Undue Influence Florida
New tricks for an old dog?
As the seminal case of In re Estate of Carpenter, 253 So. 2d 697 (Fla. 1971), turns 40 years old, a review of the holding is warranted to see if whether it is withstanding the test of time. To prove undue influence in Florida, a will or trust contestant must show that the decedent was unduly influenced by 1) a substantial beneficiary under the contested document 2) and that beneficiary had a confidential relationship with the decedent and 3) actively procured the will or trust. Often in undue influence actions, the first and second items are stipulated to, as it is appropriate that a substantial beneficiary may have a confidential relationship with a decedent.
While not exhaustive, the Florida Supreme Court provided seven criteria in In re Estate of Carpenter, 253 So. 2d 697 (Fla. 1971) in determining undue influence:
1) presence of the beneficiary at the execution of the will/trust;
2) presence of that beneficiary on occasions when the testator expressed a desire to make the will/trust;
3) recommendation by the beneficiary of an attorney to draw the will/trust;
4) knowledge by the beneficiary of the contents of the will/trust prior to its execution;
5) giving of instructions on preparation of the will by the beneficiary to the attorney drawing the will;
6) securing of witnesses to the will by the beneficiary; and
7) physical possession of the will by the beneficiary after its execution.
Although, active procurement is a necessary element in proving undue influence one needs to look beyond the Carpenter factors because Carpenter was decided 40 years ago and over the last 40 years people have come up with creative and subtle ways of perfecting the undue influence scheme.
For example, if you just stuck to Carpenter in evaluating a potential undue influence case in Florida, if the alleged wrongdoer was not present for the execution of the will/trust nor took possession after its execution, an exclusive reliance upon the Carpenter factors may lead one to the incorrect conclusion that undue influence is not provable. What if a sibling told lies to their surviving parents about his sister’s behavior, over the telephone, then visited for several days –is that some evidence of undue influence? If documents were then amended once that sibling returned home, but prior to the death of the parents, would it be possible to use that conduct to help prove undue influence?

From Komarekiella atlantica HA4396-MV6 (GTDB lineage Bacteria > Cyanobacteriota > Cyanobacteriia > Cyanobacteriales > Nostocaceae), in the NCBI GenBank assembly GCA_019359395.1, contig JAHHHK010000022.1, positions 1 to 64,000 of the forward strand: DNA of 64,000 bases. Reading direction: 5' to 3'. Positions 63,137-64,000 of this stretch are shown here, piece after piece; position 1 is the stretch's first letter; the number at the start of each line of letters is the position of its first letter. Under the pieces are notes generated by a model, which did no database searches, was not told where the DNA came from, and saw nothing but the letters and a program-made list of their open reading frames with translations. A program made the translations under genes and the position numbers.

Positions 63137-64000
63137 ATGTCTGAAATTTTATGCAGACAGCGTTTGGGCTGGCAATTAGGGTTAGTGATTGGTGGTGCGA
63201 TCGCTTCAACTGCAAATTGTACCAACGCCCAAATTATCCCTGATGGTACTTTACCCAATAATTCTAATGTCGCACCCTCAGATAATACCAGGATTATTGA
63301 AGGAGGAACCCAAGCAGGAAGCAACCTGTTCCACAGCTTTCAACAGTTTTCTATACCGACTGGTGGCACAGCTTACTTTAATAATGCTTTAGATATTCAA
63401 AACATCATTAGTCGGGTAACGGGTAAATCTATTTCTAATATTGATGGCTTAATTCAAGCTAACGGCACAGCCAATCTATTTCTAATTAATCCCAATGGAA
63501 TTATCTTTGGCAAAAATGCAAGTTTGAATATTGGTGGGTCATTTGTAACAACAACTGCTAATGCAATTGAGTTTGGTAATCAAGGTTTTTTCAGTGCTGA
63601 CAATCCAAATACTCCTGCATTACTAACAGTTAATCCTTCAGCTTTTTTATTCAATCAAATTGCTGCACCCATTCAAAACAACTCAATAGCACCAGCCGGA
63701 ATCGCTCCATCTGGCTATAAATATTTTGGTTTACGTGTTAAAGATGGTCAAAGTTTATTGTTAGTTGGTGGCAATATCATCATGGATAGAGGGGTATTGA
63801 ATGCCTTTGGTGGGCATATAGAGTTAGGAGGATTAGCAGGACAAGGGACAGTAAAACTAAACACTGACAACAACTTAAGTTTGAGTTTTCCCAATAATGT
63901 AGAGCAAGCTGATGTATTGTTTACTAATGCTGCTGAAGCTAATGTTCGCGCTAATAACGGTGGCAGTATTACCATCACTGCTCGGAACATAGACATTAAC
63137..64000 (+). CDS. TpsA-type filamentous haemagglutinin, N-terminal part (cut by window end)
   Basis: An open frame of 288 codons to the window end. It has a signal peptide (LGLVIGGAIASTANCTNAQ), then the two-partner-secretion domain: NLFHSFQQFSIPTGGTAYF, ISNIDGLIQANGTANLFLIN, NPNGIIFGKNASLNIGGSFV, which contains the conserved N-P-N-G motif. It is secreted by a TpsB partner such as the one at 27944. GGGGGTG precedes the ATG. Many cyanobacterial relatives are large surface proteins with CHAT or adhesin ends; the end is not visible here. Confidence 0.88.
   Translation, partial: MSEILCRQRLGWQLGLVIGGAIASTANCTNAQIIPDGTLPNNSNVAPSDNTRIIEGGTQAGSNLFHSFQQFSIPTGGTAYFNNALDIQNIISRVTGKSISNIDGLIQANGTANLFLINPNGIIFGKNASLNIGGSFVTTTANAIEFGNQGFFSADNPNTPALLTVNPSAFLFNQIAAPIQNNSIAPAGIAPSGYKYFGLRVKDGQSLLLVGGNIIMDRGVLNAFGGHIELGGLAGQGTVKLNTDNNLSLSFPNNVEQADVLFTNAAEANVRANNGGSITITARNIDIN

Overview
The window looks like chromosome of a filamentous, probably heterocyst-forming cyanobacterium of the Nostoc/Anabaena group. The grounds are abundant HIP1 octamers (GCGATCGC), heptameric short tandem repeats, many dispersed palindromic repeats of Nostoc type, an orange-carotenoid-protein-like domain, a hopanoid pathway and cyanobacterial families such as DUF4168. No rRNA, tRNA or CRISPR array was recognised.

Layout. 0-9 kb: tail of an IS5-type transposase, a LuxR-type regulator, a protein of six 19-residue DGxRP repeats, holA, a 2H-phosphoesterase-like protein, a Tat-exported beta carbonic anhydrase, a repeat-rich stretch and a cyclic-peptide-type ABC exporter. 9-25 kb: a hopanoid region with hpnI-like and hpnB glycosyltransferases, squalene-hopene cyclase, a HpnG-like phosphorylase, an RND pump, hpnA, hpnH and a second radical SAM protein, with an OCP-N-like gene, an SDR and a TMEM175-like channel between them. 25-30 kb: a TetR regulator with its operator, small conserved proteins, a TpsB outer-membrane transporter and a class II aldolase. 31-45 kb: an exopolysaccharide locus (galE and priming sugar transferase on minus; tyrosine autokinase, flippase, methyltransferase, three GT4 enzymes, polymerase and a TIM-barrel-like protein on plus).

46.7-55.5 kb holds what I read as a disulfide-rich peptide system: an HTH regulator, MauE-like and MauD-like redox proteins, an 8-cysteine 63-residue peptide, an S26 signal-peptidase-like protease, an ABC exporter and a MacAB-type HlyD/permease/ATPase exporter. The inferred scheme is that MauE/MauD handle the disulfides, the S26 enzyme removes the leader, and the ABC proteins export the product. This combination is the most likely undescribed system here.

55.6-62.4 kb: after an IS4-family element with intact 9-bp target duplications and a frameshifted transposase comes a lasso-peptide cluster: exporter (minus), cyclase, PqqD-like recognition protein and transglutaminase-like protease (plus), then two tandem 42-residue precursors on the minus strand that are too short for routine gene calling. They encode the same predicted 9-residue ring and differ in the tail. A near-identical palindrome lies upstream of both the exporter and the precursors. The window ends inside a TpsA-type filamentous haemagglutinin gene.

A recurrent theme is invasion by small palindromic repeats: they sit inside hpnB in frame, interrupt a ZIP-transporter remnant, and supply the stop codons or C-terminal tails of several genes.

If a wrongdoer isolates someone that can be an important factor regarding the issue of undue influence. Although Carpenter does not address isolation and undue influence, newer cases do. In the days Carpenter was decided, isolating someone required physical presence. In today’s technologically advanced society, isolation may be directed from another state. Ask yourself the following questions: Was the parent given access to the outside world? Who selected the parent’s caregiver? Did the wrongdoer disparage family members? What do the telephone records and email demonstrate?
The point is if you are faced with a scenario in Florida where common sense tells you someone has committed undue influence, the fact that the conduct of the undue influencer doesn’t fit neatly into Carpenter doesn’t mean undue influence doesn’t exist. One needs to investigate additional areas of conduct beyond the Carpenter factors because much of the traditional conduct of taking parents to the lawyer, selecting witnesses, etc., is being replaced by other nefarious conduct that is just as troubling.